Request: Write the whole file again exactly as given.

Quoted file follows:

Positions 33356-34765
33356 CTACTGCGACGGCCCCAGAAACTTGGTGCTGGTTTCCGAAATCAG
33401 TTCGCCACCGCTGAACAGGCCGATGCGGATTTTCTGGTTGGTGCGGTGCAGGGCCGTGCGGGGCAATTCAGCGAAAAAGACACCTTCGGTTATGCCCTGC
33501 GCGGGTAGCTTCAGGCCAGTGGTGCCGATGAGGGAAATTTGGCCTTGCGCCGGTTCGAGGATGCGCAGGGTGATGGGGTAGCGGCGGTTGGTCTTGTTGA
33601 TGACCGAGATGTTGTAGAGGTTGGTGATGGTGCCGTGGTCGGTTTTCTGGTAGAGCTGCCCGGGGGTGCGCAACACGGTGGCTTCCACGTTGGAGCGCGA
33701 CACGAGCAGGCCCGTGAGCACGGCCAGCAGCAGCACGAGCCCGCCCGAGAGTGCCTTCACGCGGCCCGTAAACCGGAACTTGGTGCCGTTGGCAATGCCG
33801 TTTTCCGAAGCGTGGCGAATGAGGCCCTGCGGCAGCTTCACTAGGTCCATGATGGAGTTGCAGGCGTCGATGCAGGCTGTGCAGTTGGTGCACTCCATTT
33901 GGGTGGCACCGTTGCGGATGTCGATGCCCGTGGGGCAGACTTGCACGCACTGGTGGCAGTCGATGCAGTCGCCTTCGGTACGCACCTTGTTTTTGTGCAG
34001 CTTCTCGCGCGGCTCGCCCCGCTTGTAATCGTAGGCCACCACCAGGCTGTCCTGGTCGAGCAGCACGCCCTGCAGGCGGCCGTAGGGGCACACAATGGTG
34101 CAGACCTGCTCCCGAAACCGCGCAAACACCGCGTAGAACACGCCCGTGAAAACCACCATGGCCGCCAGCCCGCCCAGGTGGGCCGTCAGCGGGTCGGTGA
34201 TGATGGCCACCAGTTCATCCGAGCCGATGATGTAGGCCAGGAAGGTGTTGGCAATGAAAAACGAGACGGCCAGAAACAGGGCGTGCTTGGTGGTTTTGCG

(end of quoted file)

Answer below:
Positions 33356-34765
33356 CTACTGCGACGGCCCCAGAAACTTGGTGCTGGTTTCCGAAATCAG
33401 TTCGCCACCGCTGAACAGGCCGATGCGGATTTTCTGGTTGGTGCGGTGCAGGGCCGTGCGGGGCAATTCAGCGAAAAAGACACCTTCGGTTATGCCCTGC
33501 GCGGGTAGCTTCAGGCCAGTGGTGCCGATGAGGGAAATTTGGCCTTGCGCCGGTTCGAGGATGCGCAGGGTGATGGGGTAGCGGCGGTTGGTCTTGTTGA
33601 TGACCGAGATGTTGTAGAGGTTGGTGATGGTGCCGTGGTCGGTTTTCTGGTAGAGCTGCCCGGGGGTGCGCAACACGGTGGCTTCCACGTTGGAGCGCGA
33701 CACGAGCAGGCCCGTGAGCACGGCCAGCAGCAGCACGAGCCCGCCCGAGAGTGCCTTCACGCGGCCCGTAAACCGGAACTTGGTGCCGTTGGCAATGCCG
33801 TTTTCCGAAGCGTGGCGAATGAGGCCCTGCGGCAGCTTCACTAGGTCCATGATGGAGTTGCAGGCGTCGATGCAGGCTGTGCAGTTGGTGCACTCCATTT
33901 GGGTGGCACCGTTGCGGATGTCGATGCCCGTGGGGCAGACTTGCACGCACTGGTGGCAGTCGATGCAGTCGCCTTCGGTACGCACCTTGTTTTTGTGCAG
34001 CTTCTCGCGCGGCTCGCCCCGCTTGTAATCGTAGGCCACCACCAGGCTGTCCTGGTCGAGCAGCACGCCCTGCAGGCGGCCGTAGGGGCACACAATGGTG
34101 CAGACCTGCTCCCGAAACCGCGCAAACACCGCGTAGAACACGCCCGTGAAAACCACCATGGCCGCCAGCCCGCCCAGGTGGGCCGTCAGCGGGTCGGTGA
34201 TGATGGCCACCAGTTCATCCGAGCCGATGATGTAGGCCAGGAAGGTGTTGGCAATGAAAAACGAGACGGCCAGAAACAGGGCGTGCTTGGTGGTTTTGCG